First, let me just say….ow. I can’t walk straight. My legs are wobbling, it hurts to stand up, my arse feels like it’s broken and I’m writing this in a bathtub I may not be able to exit. I’m back … Continue reading
I find myself holding my breath way too frequently: when I am waiting for a decision at work to be made on a candidate I’ve presented, when my to-do list far exceeds my normal life expectancy, and when I’m particularly worried that someone will notice I’ve forgotten to brush my teeth*(ew) in my rush to get to work.
I get stressed. I get anxious. I worry, about the important stuff and the totally non-important stuff. And I just found out hey, scientifically? Holding your breath apparently just makes all of that bad stuff worse.
Apparently, all that yoga stuff and meditation nonsense has some real validity to it: beyond the allure of the “in” exercise and the promise of a smoothie afterwards, there is a lot that we can do in the way of lowering stress, reducing anxiety, and achieving mental clarity if we make a conscious effort to take long, slow deep breaths. Remember to breathe OUT all the way too, or you will defeat the purpose.
When the idiot you work with (I just assume every place has at least one) does something to frustrate you, run in the bathroom and sit for a few minutes and slow down your breathing. Make it deep and even.
When you have a report due, and Excel is kicking your proverbial ass, go outside for 5 minutes. Again, breath deeply. Even if it is ridiculously hot outside, changing your breath and your environment can really help you get a fresh perspective on your problem.
You may feel like you have no time at all to do even that much: but if you take a few moments to recharge your brain, and quiet your heart, the oxygen that you take through slow breathing has massive restorative and energizing properties. Taking a few minutes to make your mind function more effectively will ultimately save you a lot more in the long run.
And even if you’re not stressed right now? Do the breathing exercises anyway. Try to do it a few times a day – maybe treat it like endurance training. That way, you’ll totally have it down the next time the poop hits the fan and you could really use some perspective and a highly functional mind.
*as a disclaimer, I *do* keep a spare toothbrush at work for these emergencies. 🙂
I’m not just blowing smoke with this statement: I just completed a test of it myself.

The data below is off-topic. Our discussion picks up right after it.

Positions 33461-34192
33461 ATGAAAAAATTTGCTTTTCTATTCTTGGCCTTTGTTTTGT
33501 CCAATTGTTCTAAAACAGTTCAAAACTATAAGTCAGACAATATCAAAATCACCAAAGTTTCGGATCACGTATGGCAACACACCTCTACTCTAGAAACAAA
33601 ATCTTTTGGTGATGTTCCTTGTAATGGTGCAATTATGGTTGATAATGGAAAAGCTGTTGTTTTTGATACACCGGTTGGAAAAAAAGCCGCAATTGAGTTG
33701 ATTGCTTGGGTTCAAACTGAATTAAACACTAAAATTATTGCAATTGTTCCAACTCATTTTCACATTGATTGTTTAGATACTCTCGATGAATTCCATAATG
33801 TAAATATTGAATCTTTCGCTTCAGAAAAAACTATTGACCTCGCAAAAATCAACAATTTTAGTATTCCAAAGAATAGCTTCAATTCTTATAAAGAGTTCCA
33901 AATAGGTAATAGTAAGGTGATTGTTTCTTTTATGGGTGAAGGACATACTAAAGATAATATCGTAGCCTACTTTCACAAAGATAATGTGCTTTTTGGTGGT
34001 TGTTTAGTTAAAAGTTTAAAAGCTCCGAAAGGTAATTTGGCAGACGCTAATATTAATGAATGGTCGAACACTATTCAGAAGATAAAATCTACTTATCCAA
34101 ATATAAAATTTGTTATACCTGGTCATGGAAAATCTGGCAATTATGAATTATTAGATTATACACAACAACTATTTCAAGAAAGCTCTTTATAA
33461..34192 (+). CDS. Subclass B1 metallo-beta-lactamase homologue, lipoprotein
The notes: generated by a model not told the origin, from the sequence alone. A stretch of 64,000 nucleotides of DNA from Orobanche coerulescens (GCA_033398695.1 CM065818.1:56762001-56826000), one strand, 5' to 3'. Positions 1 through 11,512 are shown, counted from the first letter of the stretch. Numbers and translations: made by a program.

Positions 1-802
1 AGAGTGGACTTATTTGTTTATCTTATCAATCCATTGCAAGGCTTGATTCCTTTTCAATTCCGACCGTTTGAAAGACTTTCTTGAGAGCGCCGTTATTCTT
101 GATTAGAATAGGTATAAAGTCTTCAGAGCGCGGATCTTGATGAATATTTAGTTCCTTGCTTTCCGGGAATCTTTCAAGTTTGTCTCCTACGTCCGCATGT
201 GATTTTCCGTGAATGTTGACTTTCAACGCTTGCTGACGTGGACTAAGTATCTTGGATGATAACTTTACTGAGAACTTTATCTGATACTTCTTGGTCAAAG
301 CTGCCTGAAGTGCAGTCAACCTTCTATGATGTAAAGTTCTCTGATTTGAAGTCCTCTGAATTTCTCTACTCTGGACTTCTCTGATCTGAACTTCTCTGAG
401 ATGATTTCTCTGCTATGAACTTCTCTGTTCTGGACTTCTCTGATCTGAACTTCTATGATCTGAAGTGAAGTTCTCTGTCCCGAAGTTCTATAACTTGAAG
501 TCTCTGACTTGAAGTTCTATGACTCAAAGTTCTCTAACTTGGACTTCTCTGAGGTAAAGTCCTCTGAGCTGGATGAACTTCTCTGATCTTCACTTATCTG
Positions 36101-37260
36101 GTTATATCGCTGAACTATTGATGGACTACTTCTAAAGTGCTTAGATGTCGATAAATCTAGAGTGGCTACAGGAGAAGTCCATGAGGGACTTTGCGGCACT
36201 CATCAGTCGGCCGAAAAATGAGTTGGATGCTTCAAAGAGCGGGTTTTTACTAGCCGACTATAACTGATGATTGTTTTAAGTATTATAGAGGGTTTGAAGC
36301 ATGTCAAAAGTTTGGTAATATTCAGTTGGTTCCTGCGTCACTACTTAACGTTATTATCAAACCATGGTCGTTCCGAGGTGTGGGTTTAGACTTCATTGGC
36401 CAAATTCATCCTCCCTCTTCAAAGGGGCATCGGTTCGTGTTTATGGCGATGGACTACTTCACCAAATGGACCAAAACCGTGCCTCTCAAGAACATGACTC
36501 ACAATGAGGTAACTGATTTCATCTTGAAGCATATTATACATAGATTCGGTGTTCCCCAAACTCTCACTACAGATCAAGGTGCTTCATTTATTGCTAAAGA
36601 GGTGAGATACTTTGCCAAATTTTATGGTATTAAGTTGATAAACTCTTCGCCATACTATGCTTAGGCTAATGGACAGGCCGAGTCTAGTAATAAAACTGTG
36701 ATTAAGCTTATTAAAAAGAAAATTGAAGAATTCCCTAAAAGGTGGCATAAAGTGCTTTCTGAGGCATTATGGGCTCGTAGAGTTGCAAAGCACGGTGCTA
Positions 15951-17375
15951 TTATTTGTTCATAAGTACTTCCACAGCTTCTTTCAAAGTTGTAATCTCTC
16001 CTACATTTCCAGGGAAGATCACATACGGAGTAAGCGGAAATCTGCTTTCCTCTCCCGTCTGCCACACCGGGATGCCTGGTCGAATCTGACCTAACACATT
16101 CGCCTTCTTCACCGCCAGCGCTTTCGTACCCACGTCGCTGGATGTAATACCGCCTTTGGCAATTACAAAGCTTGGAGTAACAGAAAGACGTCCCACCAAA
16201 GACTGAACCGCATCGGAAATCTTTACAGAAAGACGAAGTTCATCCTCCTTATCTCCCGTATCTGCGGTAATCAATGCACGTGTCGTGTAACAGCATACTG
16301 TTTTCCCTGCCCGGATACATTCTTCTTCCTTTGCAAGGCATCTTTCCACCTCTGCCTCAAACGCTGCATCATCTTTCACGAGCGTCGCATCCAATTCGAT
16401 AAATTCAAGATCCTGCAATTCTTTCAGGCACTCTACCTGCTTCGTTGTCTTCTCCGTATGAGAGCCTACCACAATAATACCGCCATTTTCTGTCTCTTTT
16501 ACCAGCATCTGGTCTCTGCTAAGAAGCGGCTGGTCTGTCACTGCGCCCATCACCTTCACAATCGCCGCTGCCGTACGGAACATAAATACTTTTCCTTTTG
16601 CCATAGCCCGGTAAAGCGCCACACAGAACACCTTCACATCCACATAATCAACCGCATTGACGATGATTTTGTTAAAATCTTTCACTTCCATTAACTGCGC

It is amazing how much negative self-talk and talking down to myself happens in this head. The things I tell myself I can’t do, the things I tell myself that I am not. But about an hour ago, I got to thinking a little too much, and I got a little mad at myself for buying into such nonsense. I decided to challenge a few of my negative assertions:
- Test Assertion One: I need my husband to put in the new car seat. I don’t know where this one came from except somewhere along the way I started doubting my innate ability to build and follow directions. (Actually, in fact, it’s just the directions thing. I’ve always viewed them as a backup plan. My husband disapproves and scoffs.)
Result: Utter Bunk. Annoyed at tripping over it and full of fire, I just went outside and installed that darn car seat, tricky buckles and latches and all. AND I tested it out with my daughter and she fits in it. I am 99% sure I did it right; regardless, I no longer have to stare at the damn thing sitting in the box a moment longer.
In the current mood I am in, my husband may well come home to find that the new shower head installed and the bathtub caulked. Well, probably not. But I totally could.
- Test Assertion Two: Because I am so out of shape I can’t do anything. Now, I don’t mean this in absolute terms: I actually walked this morning like a good girl. But I did so hesitantly, gingerly. I’ve been putting off weights, the elliptical, etc. recently, coming up with all kinds of excuses. When I was walking the dog a little bit ago, I started getting pretty down on myself – I could actually feel my arse jiggling and the judging eyes of the local geriatric community.
Result: Bumpkus! In what can only be called as sheer stupidity, and an utter shock to the pug, when I turned around at the end of the block to go home, I started jogging. I decided I was going to go all the way home, too. Now, I happen to know it’s only .30 miles from the curb to my driveway, but I would be lying if I said I believed I would manage it. Thud. Thud. Thud. I pounded down the sidewalk, feeling every extra pound and breathing carefully and one hand on my chest to check for heart attack. But I made it, dammit. I marched VERY proudly up that driveway.
I’m not going to be an idiot about it, but if I can run even that far, I can certainly pick up my game quite a bit. It’s my mind, not my body, that’s talking trash.
These are just two little tiny things that I challenged myself to do today. What something are you holding back on today? If I can do it, I know YOU can! Go challenge something and tell me what you did!